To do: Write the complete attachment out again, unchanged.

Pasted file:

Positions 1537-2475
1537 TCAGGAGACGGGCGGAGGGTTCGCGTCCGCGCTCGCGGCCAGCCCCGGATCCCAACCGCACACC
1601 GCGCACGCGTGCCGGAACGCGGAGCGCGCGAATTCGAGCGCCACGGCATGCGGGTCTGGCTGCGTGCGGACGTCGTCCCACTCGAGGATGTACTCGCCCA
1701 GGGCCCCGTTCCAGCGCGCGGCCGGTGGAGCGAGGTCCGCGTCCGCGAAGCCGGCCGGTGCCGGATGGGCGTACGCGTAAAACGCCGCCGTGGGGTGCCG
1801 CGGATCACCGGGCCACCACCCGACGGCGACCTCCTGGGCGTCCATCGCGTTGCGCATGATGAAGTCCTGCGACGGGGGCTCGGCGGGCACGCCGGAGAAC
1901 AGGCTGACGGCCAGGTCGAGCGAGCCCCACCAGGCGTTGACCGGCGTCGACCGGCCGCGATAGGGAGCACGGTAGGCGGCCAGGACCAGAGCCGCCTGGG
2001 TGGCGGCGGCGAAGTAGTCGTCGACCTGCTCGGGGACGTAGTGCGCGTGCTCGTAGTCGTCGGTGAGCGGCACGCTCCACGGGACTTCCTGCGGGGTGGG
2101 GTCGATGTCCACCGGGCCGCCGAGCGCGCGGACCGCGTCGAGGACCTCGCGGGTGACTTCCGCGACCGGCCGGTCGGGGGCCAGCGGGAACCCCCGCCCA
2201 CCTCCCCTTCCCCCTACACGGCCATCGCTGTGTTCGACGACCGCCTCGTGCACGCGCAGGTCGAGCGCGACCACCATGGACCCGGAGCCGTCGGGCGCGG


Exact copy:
Positions 1537-2475
1537 TCAGGAGACGGGCGGAGGGTTCGCGTCCGCGCTCGCGGCCAGCCCCGGATCCCAACCGCACACC
1601 GCGCACGCGTGCCGGAACGCGGAGCGCGCGAATTCGAGCGCCACGGCATGCGGGTCTGGCTGCGTGCGGACGTCGTCCCACTCGAGGATGTACTCGCCCA
1701 GGGCCCCGTTCCAGCGCGCGGCCGGTGGAGCGAGGTCCGCGTCCGCGAAGCCGGCCGGTGCCGGATGGGCGTACGCGTAAAACGCCGCCGTGGGGTGCCG
1801 CGGATCACCGGGCCACCACCCGACGGCGACCTCCTGGGCGTCCATCGCGTTGCGCATGATGAAGTCCTGCGACGGGGGCTCGGCGGGCACGCCGGAGAAC
1901 AGGCTGACGGCCAGGTCGAGCGAGCCCCACCAGGCGTTGACCGGCGTCGACCGGCCGCGATAGGGAGCACGGTAGGCGGCCAGGACCAGAGCCGCCTGGG
2001 TGGCGGCGGCGAAGTAGTCGTCGACCTGCTCGGGGACGTAGTGCGCGTGCTCGTAGTCGTCGGTGAGCGGCACGCTCCACGGGACTTCCTGCGGGGTGGG
2101 GTCGATGTCCACCGGGCCGCCGAGCGCGCGGACCGCGTCGAGGACCTCGCGGGTGACTTCCGCGACCGGCCGGTCGGGGGCCAGCGGGAACCCCCGCCCA
2201 CCTCCCCTTCCCCCTACACGGCCATCGCTGTGTTCGACGACCGCCTCGTGCACGCGCAGGTCGAGCGCGACCACCATGGACCCGGAGCCGTCGGGCGCGG